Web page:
I want to write about faith,
about the way the moon rises
over cold snow, night after night,
faithful even as it fades from fullness,
slowly becoming that last curing and impossible
slither of light before the final darkness.
But I have no faith myself
I refuse it the smallest entry.
Let this then, my small poem,
like a moon, slender and barely open,
be the first prayer that opens me to faith.
What does it mean to have faith? Faith in god(s)? Faith in science? Faith that our elected officials will indeed make choices that benefit all citizens of this country while passing legislation to protect our ailing planet and all her creatures? Or closer to home: faith that my father will walk without pain and the assistance of a walker? It has been an excruciating few months for us all as both he and my stepmother have been in and out of hospitals, rehab, and seeing countless specialists for one ailment or another. This is a world that most of us, including myself, are ill prepared for and I have ridden every emotional wave one can imagine. Walking a spiritual path is certainly easier when the way is smooth but how do we navigate the physical, emotional, and psychic landscape of our being as we hit the inevitable bumps in the road on this human journey? On a good day, when I’m not exhausted, I know from my history that I am standing in a threshold and that on the other side is, ultimately, transformation. How to keep faith in that?
First. Knowing that we are not alone. That most of us collectively, and globally, are experiencing similar upheavals in our lives and on a much larger scale than my scenario. That we are all standing in a common threshold amidst one of the largest evolutionary periods that has occurred in our human history. According to the Andean prophecy of “The Eagle and the Condor,” we are living in a time known as the Fifth Pachacuti, meaning world turned upside down. I first learned of the prophecy when I was preparing to go on pilgrimage to Peru in 2006. Since then, we have been witnessing what social thinker and visionary David Korten has coined the great unraveling in the larger context of the current global economic, political, and ecological crises. As this prophecy plays out on a microcosmic level in our personal lives, how can we find ways to support one another as we go forward? In my workshops and retreats, participants practice compassionate listening and I have seen the power of this seemingly simple act time and again. Listening with an open heart. Out of our own discomfort, we often feel an impulse to give advice or share our experience when the person we love is going through a painful transition. But being silent, listening deeply, is the greatest gift we can give to one another. When we feel heard, we can heal the wounded heart.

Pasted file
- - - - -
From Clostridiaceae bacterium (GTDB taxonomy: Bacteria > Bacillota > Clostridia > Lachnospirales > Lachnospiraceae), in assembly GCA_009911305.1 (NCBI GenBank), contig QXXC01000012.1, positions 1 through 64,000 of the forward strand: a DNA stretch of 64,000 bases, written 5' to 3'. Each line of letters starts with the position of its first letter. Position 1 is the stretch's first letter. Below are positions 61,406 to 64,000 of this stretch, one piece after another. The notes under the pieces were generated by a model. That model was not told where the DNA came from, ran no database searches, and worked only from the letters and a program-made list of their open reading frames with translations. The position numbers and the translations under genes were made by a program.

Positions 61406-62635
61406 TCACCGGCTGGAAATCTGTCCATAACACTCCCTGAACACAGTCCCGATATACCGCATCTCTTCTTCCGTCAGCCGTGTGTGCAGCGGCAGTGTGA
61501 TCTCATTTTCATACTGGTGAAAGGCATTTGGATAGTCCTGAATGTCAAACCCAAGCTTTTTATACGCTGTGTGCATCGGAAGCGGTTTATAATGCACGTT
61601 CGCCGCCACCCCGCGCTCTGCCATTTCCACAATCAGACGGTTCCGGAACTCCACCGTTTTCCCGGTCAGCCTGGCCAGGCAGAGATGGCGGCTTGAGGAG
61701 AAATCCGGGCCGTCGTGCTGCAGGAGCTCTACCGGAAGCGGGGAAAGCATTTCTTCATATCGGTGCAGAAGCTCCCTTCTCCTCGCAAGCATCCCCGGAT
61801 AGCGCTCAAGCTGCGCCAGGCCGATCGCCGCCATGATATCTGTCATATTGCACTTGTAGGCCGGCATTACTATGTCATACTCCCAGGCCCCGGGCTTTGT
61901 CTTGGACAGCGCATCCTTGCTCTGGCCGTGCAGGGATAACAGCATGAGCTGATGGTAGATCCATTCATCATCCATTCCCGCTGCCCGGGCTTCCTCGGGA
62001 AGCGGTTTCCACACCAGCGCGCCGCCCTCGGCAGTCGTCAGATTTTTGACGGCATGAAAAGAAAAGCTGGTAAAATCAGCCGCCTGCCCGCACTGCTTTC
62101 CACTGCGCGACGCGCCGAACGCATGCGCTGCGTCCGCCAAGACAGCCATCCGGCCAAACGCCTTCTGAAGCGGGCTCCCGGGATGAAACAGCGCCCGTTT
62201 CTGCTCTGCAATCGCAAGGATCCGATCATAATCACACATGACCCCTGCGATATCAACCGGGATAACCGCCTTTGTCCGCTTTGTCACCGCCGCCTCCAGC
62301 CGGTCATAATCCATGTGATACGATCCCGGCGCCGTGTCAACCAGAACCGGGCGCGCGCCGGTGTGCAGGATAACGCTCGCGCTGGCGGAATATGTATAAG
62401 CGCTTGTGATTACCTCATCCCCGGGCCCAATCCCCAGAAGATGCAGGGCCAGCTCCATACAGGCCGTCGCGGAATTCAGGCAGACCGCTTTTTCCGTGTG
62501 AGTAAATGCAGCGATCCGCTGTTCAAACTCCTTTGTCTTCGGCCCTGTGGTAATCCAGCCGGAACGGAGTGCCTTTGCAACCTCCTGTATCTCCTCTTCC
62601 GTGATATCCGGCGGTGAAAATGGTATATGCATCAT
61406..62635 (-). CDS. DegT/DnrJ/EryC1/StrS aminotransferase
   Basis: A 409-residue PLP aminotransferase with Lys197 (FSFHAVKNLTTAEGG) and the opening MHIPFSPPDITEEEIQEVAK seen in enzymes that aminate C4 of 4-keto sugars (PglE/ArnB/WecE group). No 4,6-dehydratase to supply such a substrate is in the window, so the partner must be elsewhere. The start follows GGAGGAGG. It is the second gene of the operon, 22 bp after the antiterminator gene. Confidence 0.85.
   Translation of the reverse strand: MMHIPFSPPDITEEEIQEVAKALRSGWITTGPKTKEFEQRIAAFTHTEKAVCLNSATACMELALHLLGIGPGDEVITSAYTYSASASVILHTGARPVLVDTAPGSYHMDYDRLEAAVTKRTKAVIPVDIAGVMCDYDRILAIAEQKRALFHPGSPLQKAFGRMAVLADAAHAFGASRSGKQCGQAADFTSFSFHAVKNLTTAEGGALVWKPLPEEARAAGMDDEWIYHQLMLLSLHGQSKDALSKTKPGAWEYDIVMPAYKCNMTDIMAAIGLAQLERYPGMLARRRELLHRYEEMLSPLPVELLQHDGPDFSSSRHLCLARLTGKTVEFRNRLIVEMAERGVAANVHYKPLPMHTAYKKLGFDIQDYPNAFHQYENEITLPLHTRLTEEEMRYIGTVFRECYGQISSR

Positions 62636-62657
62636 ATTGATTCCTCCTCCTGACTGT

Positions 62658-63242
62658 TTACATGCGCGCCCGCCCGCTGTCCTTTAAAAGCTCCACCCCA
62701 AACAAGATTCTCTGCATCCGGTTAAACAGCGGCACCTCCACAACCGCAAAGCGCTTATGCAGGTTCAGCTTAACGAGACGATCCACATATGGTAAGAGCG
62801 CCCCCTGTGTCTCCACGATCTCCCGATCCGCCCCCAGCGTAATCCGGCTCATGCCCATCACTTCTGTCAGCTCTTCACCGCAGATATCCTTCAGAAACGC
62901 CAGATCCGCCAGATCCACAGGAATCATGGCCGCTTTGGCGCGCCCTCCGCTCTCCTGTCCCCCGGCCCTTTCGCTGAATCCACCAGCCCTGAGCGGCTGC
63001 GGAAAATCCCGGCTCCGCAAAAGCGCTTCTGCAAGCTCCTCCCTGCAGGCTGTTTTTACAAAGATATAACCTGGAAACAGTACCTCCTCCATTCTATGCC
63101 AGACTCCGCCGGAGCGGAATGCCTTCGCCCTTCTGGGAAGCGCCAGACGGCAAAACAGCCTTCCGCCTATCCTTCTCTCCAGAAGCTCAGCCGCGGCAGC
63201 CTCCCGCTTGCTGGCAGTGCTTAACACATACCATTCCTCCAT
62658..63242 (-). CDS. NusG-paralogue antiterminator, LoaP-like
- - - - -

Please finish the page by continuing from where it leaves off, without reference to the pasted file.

Second. Keeping faith in human creativity which I have written about often here. And a profound belief that art in all its forms contributes to the healing of our hearts and our world. Though my time in the studio has been limited over the past few months, I am excited to share that the short-documentary (10 min) “Journey into the Creation” is complete. “Like” Sacred Art Studio on Facebook to learn more about the symbolism behind the “Lovers of Creation” triptych and watch for opportunities to view the painting and the video.
Sadly, I may not have faith in our political system to change, but like Whyte, I have faith in the moon. Faith in the ability of the earth, Pachamama as she is known in South America, to heal and regenerate herself. Having faith in the wisdom of the earth is a coming home to our place in the web of life and what the prophecy is asking of us now at this time. To remember we are all of the earth and to make those often difficult choices to live mindfully and sustainably on this beloved planet. May it be so.
What or who do you have faith in? As always, I welcome your thoughts.
For love of the EARTH!